Hindsight is 20/20, and the future changes at the drop of a hat. It’s challenging enough to run the day-to-day operations of your business. So with all these changes, how are savvy business owners and financial leaders planning for the future of their business? From raw materials to inventory planning, human resource allocations and strategic investments, there’s one kind of financial planning that keeps us grounded: real-time financial planning.
What is real-time financial planning?
Real-time financial planning relies on real-time data - or information that's available right after it's collected. It's a lot like tracking packages and seeing when and where they were scanned so you can beat the delivery driver to the door.
With the growing world of eCommerce, we're even more familiar with real-time transactions. With the click of a button, we can check our accounts to see how many sales have been processed, and quickly track our ARR or MRR. But real-time financial planning isn't just about knowing when the revenue came in, from whom, and what they purchased, or when your bills are due. Real-time financial planning means that your financial plan adjusts continuously based on your current business performance. This agile planning method allows you to better control and manage your cash flow, make appropriate investments and adjustments, and ensure that your business achieves its financial goals.
To accomplish real-time financial planning, business owners and finance leaders will need to adjust some processes and expectations in their business to rely on real-time information instead of expected results.
These changes may include:
- Connecting your data systems to provide instant access to up-to-date performance data;
- Shifting from a static to a rolling forecast; and
- Leveraging financial modelling to understand potential scenarios.
Why is real-time financial planning valuable?
With real-time financial planning, you can quickly see the impacts of changes in your business with both internal and external influences factored in.
Internal factors that impact forecasting overall impact real-time financial planning as well. Here are examples of internal factors that may impact your financial planning:
Sales promotions: An eCommerce business runs a special buy-one, get-one-half-off promotion, which does much better than expected. By incorporating the real-time results into their planning, the business can order additional inventory and plan for future promotions by increasing inventory or capacity before the sale starts.
Capacity availability: A manufacturing facility adds new automation robotics to the assembly line which increases their speed by 30%. This increase in capacity will allow them to manufacture products at a lower cost-per-item, and service more customers. By incorporating this information into their planning, the sales department can offer additional units to existing customers or expand their reach for even more new customers, increasing sales overall.
Staff resources: By leveraging real-time financial planning, you can plan appropriately for staffing needs. Retail locations can use real-time customer data to ensure they have enough people to get the job done .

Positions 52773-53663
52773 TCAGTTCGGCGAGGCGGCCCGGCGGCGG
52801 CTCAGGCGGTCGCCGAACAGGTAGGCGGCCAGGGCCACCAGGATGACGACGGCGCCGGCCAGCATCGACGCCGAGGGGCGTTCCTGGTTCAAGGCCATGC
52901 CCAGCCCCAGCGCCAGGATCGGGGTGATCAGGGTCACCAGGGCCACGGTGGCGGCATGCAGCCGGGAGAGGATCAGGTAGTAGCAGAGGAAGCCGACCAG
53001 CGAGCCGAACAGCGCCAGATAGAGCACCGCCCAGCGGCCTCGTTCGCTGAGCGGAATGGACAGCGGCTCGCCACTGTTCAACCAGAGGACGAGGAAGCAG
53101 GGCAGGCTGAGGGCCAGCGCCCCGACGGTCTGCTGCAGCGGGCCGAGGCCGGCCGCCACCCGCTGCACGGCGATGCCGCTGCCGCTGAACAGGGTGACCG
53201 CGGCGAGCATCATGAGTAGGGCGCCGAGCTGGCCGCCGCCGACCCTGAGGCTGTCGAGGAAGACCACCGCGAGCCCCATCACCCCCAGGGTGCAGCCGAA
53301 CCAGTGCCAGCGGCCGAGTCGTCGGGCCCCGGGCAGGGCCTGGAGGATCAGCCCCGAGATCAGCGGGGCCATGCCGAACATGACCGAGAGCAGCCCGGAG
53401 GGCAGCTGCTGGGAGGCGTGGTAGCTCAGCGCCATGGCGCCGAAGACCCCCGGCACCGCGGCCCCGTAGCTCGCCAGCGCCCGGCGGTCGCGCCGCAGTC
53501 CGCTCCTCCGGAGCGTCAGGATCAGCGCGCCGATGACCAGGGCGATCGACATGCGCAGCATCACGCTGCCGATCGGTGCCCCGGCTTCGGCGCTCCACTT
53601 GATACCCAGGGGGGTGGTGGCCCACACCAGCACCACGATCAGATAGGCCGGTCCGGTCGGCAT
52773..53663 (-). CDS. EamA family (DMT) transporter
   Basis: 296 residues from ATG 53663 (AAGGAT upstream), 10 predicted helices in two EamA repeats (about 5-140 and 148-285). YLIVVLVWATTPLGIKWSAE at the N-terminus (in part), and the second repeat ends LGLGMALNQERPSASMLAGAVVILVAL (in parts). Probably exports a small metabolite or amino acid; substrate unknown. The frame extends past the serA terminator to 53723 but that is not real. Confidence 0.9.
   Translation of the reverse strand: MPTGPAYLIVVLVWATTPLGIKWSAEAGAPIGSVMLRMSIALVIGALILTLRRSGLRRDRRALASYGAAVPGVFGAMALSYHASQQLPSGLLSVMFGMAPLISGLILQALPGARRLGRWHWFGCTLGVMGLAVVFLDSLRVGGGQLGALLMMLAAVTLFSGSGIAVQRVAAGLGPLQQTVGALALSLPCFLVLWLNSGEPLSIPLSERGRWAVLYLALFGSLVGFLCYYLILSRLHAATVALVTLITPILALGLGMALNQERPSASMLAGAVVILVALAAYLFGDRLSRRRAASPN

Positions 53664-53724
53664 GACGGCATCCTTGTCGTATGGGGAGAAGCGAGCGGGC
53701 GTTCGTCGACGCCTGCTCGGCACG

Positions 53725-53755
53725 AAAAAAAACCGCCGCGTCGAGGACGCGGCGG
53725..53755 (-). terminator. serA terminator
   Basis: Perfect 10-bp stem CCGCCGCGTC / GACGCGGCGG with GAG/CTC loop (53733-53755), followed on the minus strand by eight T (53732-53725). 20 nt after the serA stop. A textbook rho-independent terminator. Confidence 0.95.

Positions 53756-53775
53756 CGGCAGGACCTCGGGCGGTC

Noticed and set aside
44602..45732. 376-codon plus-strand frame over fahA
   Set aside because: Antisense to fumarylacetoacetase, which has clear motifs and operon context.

While internal factors are within the business’s control, external factors also need to be factored into their planning. Real-time planning allows businesses to adjust quickly to these external factors to support their growth (or prevent any negative impacts).
Commodity pricing: Almost all products have raw materials and commodities that are part of creating the product - from MDF to build to the fuel costs of delivery to the customer. These commodity prices can often change dramatically based on global conditions - which requires flexibility on the part of the business to absorb those cost changes or pass the cost increases along to the customer in the form of price changes.
Social media “buzz” & media coverage: Most businesses plan their capacity and financial forecasts based on their historical data. But what happens when something “goes viral” on social media or gets featured on a major news outlet? Sales can spike dramatically - which needs to be reflected in the short-term business planning.
Industry regulations: Some industries also have new and emerging regulations that can impact the way the business runs. For example, many industries have increasing regulations regarding environmental impacts that may have financial or logistic implications that need to be reflected in the business operations.
Getting Started with Real-Time Financial Planning
The first step in getting started with real-time financial planning is to incorporate and consolidate the sources of your real-time data. Causal can help with this by connecting directly with your systems including Xero, Quickbooks, Salesforce, Hubspot, and more.
Then, identify which components of your financial planning you’re ready to move to real-time planning. One great place to start is by incorporating a rolling forecast into your portfolio. Then, continue to move forward with leveraging real-time data and advanced modeling tools to move your financial planning out of the stone age and into the modern, agile era.
Causal has templates to help you get started with a variety of real-time financial planning tools. Curious? Give our platform a try for free.